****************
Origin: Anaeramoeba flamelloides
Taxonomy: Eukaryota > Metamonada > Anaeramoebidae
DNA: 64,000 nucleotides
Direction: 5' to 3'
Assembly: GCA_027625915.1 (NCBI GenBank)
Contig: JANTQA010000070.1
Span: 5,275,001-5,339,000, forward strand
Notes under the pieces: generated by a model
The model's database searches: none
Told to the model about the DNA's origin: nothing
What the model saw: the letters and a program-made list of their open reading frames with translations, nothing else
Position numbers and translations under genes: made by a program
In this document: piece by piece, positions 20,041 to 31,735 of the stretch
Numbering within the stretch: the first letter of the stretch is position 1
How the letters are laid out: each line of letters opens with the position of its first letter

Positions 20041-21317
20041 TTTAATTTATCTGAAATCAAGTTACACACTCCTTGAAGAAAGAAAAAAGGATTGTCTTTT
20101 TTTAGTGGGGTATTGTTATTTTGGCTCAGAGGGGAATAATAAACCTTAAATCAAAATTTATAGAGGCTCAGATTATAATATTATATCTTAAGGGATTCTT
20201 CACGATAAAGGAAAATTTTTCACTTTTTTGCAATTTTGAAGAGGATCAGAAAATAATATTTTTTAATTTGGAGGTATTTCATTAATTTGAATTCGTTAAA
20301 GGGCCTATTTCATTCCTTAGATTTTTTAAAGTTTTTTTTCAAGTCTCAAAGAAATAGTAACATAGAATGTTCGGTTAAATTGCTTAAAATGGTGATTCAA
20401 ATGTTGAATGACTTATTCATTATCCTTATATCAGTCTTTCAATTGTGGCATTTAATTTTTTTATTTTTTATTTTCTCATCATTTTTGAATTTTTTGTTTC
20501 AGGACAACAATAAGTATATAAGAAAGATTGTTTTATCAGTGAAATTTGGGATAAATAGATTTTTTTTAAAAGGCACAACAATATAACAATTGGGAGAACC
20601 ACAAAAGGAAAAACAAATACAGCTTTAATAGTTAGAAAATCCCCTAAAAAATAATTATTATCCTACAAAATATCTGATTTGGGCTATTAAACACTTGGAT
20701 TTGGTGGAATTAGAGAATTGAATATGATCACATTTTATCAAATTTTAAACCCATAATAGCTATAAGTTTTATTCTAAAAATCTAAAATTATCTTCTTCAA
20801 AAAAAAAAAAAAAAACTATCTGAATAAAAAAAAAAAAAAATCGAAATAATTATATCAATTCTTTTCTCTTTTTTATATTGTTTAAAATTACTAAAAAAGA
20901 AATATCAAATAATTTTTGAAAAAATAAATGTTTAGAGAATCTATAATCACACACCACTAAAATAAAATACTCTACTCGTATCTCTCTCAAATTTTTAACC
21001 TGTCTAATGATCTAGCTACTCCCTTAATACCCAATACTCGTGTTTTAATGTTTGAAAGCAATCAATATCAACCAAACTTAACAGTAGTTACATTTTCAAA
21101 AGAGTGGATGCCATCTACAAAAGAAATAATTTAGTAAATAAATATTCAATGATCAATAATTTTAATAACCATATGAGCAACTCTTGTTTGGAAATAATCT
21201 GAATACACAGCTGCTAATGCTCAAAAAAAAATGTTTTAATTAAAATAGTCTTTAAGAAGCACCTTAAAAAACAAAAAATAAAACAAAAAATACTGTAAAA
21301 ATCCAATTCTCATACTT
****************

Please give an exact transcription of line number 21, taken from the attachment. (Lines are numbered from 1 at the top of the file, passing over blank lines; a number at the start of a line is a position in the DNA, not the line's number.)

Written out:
20401 ATGTTGAATGACTTATTCATTATCCTTATATCAGTCTTTCAATTGTGGCATTTAATTTTTTTATTTTTTATTTTCTCATCATTTTTGAATTTTTTGTTTC